As I showed in this post yesterday, property law, like marriage, is a matter of state authority, yet federalism concerns do not limit the power of Congress to define property interests differently, for purposes of provisions of federal law, than states do. When Congress so acts, it doesn’t regulate property law, just as DOMA doesn’t regulate marriage.
Jonathan Adler concedes my particular example, but takes issue with its significance. His response badly misses the mark.
I fully embrace the proposition that constitutional protections other than federalism constrain the federal government’s ability to disregard property interests recognized under state law. What does that have to do with the question of what limits, if any, federalism imposes on the narrow matter of how the federal government defines “property” for purposes of provisions of federal law?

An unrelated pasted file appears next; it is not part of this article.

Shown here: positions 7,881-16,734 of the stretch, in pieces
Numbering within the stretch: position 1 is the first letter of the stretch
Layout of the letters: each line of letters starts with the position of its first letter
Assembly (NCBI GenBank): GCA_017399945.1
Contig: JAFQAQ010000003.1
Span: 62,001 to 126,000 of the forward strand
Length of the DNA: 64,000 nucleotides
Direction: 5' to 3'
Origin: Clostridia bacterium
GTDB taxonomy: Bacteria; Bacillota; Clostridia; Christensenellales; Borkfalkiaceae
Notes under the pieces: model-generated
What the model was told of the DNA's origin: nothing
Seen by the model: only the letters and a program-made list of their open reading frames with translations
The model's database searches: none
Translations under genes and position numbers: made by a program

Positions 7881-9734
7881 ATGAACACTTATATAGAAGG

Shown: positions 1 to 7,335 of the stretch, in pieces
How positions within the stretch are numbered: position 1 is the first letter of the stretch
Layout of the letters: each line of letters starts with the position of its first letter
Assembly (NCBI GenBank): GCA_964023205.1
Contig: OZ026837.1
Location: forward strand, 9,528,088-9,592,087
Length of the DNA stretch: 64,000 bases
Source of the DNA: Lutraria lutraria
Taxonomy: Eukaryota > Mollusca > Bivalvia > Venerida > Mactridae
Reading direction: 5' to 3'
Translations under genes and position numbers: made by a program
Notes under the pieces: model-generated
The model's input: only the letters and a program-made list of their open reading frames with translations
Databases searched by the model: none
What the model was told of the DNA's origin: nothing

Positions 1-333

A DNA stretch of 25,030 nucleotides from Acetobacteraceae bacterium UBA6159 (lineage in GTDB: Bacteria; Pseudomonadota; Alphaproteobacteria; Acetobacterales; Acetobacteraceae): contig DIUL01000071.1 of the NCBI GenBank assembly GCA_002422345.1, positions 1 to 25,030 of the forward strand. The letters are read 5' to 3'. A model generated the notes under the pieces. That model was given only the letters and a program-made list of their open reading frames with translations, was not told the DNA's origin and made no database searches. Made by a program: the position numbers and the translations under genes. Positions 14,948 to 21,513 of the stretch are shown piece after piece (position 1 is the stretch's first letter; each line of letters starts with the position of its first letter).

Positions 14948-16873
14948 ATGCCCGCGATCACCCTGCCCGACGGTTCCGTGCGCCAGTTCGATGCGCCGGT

Within the bounds of those other constitutional protections, Jonathan is manifestly wrong to contend that the federal government “could not redefine ‘property’ for purposes of federal law to exclude automobiles or other forms of property recognized under state law.” To take a simple counterexample: Assume that the federal government, for purposes of calculating the federal estate tax, defines “property” to exclude automobiles. How could that possibly raise any federalism concerns?